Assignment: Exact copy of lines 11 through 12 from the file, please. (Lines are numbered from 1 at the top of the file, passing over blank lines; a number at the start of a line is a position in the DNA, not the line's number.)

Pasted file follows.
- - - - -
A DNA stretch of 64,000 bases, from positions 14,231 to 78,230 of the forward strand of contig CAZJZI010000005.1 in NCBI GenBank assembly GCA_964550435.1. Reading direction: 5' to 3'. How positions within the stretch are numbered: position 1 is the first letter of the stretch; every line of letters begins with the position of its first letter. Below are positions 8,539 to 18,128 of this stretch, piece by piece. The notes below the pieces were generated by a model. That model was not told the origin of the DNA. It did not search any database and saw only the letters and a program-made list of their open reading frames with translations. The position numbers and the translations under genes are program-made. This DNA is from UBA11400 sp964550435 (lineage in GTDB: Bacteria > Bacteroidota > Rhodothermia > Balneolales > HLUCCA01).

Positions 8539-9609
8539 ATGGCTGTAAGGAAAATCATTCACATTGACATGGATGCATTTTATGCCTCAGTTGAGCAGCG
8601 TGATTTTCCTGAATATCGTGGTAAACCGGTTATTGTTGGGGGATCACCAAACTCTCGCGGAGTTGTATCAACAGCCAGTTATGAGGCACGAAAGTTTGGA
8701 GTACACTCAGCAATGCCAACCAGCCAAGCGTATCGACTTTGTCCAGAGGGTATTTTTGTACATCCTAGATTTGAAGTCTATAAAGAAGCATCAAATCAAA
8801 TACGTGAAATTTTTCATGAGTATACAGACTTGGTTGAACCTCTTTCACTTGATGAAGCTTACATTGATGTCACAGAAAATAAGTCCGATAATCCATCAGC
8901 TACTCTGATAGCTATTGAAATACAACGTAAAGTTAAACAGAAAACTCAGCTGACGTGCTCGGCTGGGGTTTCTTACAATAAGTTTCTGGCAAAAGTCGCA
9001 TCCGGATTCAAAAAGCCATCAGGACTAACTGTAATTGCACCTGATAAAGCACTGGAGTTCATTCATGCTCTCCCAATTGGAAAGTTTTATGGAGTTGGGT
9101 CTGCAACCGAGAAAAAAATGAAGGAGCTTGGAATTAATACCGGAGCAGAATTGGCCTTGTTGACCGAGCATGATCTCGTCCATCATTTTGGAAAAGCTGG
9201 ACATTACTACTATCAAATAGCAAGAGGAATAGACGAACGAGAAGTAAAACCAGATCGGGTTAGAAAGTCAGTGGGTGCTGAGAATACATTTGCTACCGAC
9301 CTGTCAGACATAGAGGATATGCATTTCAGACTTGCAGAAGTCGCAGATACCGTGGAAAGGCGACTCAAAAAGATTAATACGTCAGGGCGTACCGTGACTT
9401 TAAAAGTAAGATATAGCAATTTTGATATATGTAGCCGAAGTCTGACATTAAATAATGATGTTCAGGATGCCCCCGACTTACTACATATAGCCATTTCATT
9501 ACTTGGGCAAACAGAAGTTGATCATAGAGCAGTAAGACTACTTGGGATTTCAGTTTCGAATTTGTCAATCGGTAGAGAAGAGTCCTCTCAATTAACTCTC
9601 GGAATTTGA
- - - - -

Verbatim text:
9301 CTGTCAGACATAGAGGATATGCATTTCAGACTTGCAGAAGTCGCAGATACCGTGGAAAGGCGACTCAAAAAGATTAATACGTCAGGGCGTACCGTGACTT
9401 TAAAAGTAAGATATAGCAATTTTGATATATGTAGCCGAAGTCTGACATTAAATAATGATGTTCAGGATGCCCCCGACTTACTACATATAGCCATTTCATT